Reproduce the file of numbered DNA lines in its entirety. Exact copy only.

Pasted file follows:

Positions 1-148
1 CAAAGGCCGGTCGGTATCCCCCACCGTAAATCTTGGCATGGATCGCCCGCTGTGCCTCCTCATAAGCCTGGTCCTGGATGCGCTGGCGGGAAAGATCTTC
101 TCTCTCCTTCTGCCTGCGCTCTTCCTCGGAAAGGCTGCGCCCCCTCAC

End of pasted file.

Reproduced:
Positions 1-148
1 CAAAGGCCGGTCGGTATCCCCCACCGTAAATCTTGGCATGGATCGCCCGCTGTGCCTCCTCATAAGCCTGGTCCTGGATGCGCTGGCGGGAAAGATCTTC
101 TCTCTCCTTCTGCCTGCGCTCTTCCTCGGAAAGGCTGCGCCCCCTCAC